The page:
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Old 12-18-2014, 07:56 PM   #1
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1970 27' Overlander
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Towing a 1966 Airstream Tradewind w/o brakes

Hi there,

After months of researching and searching for the right camper, I think I've found the one. It is located about 5 hours from my house, so if I end up buying it, I'll be towing it home the same day. However, I've never towed anything on the highway (I've towed ranch trailers on back country roads, but nothing too serious). The Tradewind that I am looking at does not come equipped with brakes - I'm a bit nervous about that in the case that I have to stop short. I would be towing it with a Ford F250 or a Chevy Silverado, depending on who's truck I can borrow! Does anyone have any towing advice?

Thanks!!
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Old 12-18-2014, 08:44 PM   #2
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My advise is fix the brakes, or have them fix before you tow it home. I don't think anyone here will tell you it's a good idea to tow without trailer brakes. It can be done, and I've done it, but wouldn't advise doing it, especially since you have no experience towing a travel trailer.
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Old 12-19-2014, 01:13 AM   #3
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5 hours is an awful long ways, lots of stuff can happen in that amount of time. Any decent tire shop that deals with trailers should be able to get your brakes working and make sure your tires are good for the trip, and that your wiring is all hooked up right for the 7-pin connector. Make sure your borrowed truck has a brake controller in it. A friction sway control would probably be a good idea too.

It's a bit of a hassle to figure out the details, but you have to figure the trailer has made it this long, and you took so long to find the perfect one, it's worth the extra work to make sure it gets home safe!
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Old 12-19-2014, 05:59 AM   #4
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Hello and welcome to Air Forums! I see a lot of Airstreamers from Texas and the Houston area. I'll bet there is an active Airstream group there somewhere.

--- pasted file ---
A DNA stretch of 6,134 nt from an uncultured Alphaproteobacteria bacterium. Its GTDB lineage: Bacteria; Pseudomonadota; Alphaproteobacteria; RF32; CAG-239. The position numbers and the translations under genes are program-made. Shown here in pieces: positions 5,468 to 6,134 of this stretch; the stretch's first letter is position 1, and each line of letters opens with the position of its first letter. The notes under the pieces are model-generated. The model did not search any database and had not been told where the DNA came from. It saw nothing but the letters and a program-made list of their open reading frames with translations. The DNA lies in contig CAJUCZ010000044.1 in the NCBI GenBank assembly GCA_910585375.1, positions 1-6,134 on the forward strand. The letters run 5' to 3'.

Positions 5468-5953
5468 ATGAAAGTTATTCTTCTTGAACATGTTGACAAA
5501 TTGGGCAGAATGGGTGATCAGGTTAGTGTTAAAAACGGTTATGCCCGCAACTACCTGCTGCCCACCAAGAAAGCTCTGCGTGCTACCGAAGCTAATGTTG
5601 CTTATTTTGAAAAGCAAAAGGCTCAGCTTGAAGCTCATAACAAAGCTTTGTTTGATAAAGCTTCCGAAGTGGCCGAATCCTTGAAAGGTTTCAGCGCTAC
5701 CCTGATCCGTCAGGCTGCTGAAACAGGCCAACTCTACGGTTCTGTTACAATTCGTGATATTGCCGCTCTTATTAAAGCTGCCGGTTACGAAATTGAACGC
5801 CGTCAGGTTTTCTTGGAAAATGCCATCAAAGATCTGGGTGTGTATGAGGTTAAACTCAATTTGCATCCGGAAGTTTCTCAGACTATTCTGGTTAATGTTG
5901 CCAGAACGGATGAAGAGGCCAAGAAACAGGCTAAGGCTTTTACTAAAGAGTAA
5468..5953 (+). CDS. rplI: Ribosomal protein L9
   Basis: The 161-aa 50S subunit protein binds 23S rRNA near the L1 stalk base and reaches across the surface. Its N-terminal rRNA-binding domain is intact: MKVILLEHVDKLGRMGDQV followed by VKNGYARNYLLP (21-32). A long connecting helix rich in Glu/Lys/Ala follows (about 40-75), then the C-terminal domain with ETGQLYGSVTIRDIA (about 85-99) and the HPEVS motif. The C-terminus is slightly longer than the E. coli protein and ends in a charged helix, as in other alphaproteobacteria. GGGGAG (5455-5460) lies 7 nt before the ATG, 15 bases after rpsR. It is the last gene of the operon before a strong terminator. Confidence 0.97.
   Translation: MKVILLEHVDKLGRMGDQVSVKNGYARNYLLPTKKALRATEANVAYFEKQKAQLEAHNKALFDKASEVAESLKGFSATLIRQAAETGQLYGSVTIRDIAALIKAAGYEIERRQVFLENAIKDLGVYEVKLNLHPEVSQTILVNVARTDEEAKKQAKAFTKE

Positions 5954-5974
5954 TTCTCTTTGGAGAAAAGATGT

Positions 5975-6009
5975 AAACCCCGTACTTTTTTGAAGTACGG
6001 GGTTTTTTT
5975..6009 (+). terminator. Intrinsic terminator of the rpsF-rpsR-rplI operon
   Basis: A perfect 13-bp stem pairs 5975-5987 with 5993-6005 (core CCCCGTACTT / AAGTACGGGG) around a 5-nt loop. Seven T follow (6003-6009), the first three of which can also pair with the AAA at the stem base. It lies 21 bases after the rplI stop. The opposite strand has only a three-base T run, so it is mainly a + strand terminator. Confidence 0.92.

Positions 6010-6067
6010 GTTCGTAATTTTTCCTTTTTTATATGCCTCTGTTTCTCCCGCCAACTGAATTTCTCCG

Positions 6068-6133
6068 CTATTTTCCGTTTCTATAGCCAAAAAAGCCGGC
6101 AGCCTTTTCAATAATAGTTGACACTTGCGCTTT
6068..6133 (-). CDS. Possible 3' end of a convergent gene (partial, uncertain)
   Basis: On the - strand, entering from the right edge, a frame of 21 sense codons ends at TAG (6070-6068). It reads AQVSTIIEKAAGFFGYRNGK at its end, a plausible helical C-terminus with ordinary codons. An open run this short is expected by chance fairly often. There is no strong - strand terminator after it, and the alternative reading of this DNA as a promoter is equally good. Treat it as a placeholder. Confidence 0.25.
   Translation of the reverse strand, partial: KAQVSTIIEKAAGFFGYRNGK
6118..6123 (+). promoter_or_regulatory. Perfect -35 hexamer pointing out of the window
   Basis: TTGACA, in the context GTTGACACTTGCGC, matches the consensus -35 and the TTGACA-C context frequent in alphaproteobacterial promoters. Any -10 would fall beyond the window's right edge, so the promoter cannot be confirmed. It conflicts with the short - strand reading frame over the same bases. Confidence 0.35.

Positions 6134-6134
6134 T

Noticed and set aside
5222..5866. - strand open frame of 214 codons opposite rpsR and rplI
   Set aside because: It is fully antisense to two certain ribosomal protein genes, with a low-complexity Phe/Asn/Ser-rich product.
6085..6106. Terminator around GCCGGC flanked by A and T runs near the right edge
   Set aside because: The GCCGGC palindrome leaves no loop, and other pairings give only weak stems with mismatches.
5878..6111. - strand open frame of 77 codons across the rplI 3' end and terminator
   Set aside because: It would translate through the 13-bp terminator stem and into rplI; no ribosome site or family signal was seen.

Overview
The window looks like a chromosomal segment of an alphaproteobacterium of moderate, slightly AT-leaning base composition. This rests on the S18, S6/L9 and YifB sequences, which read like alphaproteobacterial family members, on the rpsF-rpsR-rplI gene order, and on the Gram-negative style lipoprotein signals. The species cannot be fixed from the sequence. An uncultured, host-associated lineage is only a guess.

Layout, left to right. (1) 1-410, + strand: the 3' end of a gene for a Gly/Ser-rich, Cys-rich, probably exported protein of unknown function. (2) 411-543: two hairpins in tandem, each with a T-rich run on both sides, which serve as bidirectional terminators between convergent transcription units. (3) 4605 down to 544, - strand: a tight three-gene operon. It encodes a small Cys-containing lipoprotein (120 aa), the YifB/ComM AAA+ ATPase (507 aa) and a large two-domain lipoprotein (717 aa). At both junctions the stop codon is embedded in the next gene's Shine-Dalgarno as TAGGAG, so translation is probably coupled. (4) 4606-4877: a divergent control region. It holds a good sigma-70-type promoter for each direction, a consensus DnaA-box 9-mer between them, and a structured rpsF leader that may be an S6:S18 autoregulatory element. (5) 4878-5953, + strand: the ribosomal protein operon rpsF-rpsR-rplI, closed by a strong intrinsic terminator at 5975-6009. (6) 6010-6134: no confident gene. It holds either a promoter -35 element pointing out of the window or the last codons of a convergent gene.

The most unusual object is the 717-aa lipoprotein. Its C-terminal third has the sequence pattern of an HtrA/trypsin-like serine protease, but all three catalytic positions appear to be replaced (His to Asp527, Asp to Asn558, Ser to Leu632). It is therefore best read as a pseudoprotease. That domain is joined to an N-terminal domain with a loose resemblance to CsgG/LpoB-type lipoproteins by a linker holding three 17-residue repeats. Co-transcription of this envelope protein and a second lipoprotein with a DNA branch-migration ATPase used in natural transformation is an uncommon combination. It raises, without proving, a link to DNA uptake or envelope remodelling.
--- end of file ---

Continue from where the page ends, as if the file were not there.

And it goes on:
I have a 66 Trade Wind also. I've had it about 15 months and have enjoyed "fixing up" the thing so it is safe and convenient for traveling. I have found it a well built Airstream, in many ways better than my 86 Limited.

I believe all 66 Trade Winds came with 4 12" drum brakes. Plenty, plenty for a 4000 pound trailer. The complete replacement of drums, bearings, and brakes is about $250 a wheel. A complete new axle with bearings and brakes is about $700 an axle delivered.

I can not recommend towing your new Trade Wind home without working lights, brakes and safe tires, and a safe hitch. There may be a RV shop near the current location of the Trade Wind that can get your new trailer ready for the trip home. Any RV tech can work on the running gear of your trailer.

Here is my Trade Wind "as found" 15 months ago. It came with missing appliances, rotted subfloor, shot plumbing, many leaks, bad axles all at no extra cost to me! I've had a lot of fun with it, and I've spent too much money on it!

We hope to see your new Trade Wind soon and hope to read about your adventures with it here.

David
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Old 12-19-2014, 06:22 AM   #5
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I would try and get the old brakes working and not spend a lot of money on them as you will most likely need axles and new axles come complete with all new brakes. If you do tow without brakes I would use the bigger truck. I would make sure it was a dry day. Also, try and miss rush hour in whatever city you are in. Better, get someone who has experience drive. You can get a towing mirror at Wal Mart that suction cups to the regular mirror, well worth it if you will be in much traffic.
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Old 12-19-2014, 07:44 AM   #6
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I'm not sure about Texas law (I do believe that there still are a couple of laws in Texas, correct?), but in most states towing a trailer of that weight without brakes is illegal. If you got into any kind of problem while towing illegally, the consequences could be severe.

Now that was just the legal disclaimer:

Towing a trailer of that weight without working brakes on a public road IS JUST PLAIN STUPID!

Start your Airstream career off safely and get those brakes working!

You asked...
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Old 12-19-2014, 08:07 AM   #7
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why are there no brakes? Are they disconnected or? Maybe it is an easy fix...like running a new cable.